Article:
Well there is not so much an expectation that adults should "love what you do" ...it's more of a given that work isn't fun and that's why it's called work, especially for those low on the totem pole.
And yes if you let true feelings (as opposed to the tatemae feelings demanded by the situation) show on your face, you must be a child or have a mental problem=not a trustworthy/normal person, fear of being thought of in this way is a pretty strong motivation to grin and bear it. Higher-ups have more freedoms when they are with their subordinates. That's within the company; it is TABOO for anyone regardless of rank to get rude in front of a customer "okyakusan" who automatically outranks everyone. Disliking your job but still providing good service on the outside is considered normal in Japan, neither is it a huge mental gymnastics for most people like this article makes it sound, it is learned from childhood. People air complaints online, to family/friends, or at gatherings with dokyusei (peers). The stereotype is that Japanese people keep true feelings bottled-up and hidden, in reality the emotional outlet is just different.
-2 ( +0 / -2 )
Posted in: Backpack-wearing train users in rush hour have been ranked as the biggest annoyance among commuters, according to the results of a survey released by Japan Private Railway Association in Tokyo. What do you think about that? See in context
In rush hour everything annoys me lol
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Gyara nomi is paying a woman to attend a party, not for sex which is what this article is about: how easy it is to convince female university students who go to gyara nomi to engage in sex afterwards (not clear if they get extra pay to do so).
How to spot these "easy girls" at a party? The article also lists clothing/appearance (my translations):
-heavy bangs and medium-long hair
-subtle eye and lip makeup
-purse is bigger than a handbag
-top has lace/sheer fabric around the shoulder area
-clothing in monotone colors
-top is off-shoulder
-dress is tight, knit sweater fabric
This kind of talk is par for the course in magazines, TV shows, online clickbait. The outrage seems to be at the fact that the universities are mentioned by name as well as the clear reference to sex. If the article replaced "yareru" with something like "easy to ask on a date after" and just said "joshidaisei" without names I don't think it would have gone viral, it would have remained another drop in the ocean of low-key sexist drivel that mainstream culture--men and women--consume as normal for entertainment.
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Japan ranks bottom of the G7 countries on female representation in politics and business, and campaigns like the #MeToo movement have struggled to take off in the country.
Don't forget the WEF gender gap report, last year Japan was near the bottom, 110th out of 149 countries. There are much, much more subtler and "innocuous" discriminatory social norms in business, schools, families, entertainment, government red tape, LIFE, that keep Japan's ranking low, that as a foreign woman coming from a different kind of educational background I notice everyday. I wish those things would be noticed as much as this kind of raggy article that grabs headlines. Things won't change unless enough Japanese people want it to.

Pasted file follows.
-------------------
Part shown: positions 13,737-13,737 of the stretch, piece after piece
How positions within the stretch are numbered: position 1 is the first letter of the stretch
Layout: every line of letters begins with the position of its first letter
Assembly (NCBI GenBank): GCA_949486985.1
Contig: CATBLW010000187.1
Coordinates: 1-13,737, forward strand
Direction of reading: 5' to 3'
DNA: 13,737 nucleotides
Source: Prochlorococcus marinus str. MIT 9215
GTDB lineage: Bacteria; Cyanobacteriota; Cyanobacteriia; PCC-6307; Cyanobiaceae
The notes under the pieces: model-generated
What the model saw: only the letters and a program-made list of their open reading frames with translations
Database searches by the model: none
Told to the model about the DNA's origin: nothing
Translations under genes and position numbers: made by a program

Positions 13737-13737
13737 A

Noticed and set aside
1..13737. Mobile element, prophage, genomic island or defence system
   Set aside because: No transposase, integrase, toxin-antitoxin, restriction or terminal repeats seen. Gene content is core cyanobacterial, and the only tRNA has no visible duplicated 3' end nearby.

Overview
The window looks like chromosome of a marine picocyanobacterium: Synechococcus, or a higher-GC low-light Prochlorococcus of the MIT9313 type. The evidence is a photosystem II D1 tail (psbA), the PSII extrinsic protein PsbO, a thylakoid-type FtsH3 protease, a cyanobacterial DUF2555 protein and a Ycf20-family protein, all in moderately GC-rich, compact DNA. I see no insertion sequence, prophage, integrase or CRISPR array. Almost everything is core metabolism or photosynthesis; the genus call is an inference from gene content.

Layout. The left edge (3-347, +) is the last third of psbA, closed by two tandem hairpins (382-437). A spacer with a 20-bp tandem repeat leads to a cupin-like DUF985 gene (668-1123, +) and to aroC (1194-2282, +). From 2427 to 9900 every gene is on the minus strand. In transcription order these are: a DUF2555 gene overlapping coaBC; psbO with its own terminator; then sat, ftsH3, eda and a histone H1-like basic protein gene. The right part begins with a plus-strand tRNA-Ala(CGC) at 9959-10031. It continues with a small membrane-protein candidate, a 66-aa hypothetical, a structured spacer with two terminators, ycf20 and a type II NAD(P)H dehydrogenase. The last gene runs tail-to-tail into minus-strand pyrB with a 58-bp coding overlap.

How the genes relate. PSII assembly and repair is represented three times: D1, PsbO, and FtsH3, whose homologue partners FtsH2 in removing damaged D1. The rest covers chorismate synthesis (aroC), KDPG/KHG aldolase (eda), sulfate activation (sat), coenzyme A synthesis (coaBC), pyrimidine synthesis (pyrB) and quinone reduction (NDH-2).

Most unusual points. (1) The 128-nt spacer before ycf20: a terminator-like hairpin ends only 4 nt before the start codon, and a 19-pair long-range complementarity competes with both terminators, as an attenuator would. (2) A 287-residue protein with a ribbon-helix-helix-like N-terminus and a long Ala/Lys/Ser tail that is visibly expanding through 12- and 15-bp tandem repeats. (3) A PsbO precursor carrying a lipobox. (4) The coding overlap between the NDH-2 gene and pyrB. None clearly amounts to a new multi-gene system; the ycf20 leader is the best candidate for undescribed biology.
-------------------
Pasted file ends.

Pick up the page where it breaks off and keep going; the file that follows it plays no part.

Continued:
3 ( +3 / -0 )
All TV shows are scripted, as in all those appear are briefed beforehand on what's going to happen so they can consent to it. All TV that is not live is edited. Even live TV makes use of multiple cameras/angles to control the point of view of the viewer.
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Let me see your smile
Don't give me grumpy bitter face
It's so terrible! So terrible!
You are so selfish
-1 ( +1 / -2 )
It’s a shame that she involved herself with this man. But it should be a cautionary story for women to be careful about who they become intimately involved.
You are talking about a principle, not a rule or guaranteed outcome.
When they met, Komatsu had given Ino a false name and lied about his age.
Sometimes, you don't notice "my, what big ears you have Grandma" until it's too late. Some deranged men seem very normal until faced with a woman's rejection.
Being aware, being smart, making good life choices can reduce probability, but of course cannot eliminate the possibility of being the victim of crimes, especially when those good life choices enrage the perpetrators, as in this case, or are purposefully used by them (like scammers who prey on normal people's logic and social norms).
It is a good principle to abide by, but it does not insulate us from ever running into malevolent people nor guarantee a tragedy-free life. The point of the article is about police responsibility in those instances.
The police were given evidence of threatening behavior and did nothing. The reasoning they gave was that her choices made before she knew he was a bad egg absolved them of the right to interfere. What would you think if you tried to report a credit card theft and the police said, "Well you voluntarily handed your card to the waiter in the restaurant so we can't do anything about it" The point of this article is this crime became the catalyst for the changes in laws and anti-stalking act so as to eliminate this kind of ridiculous response.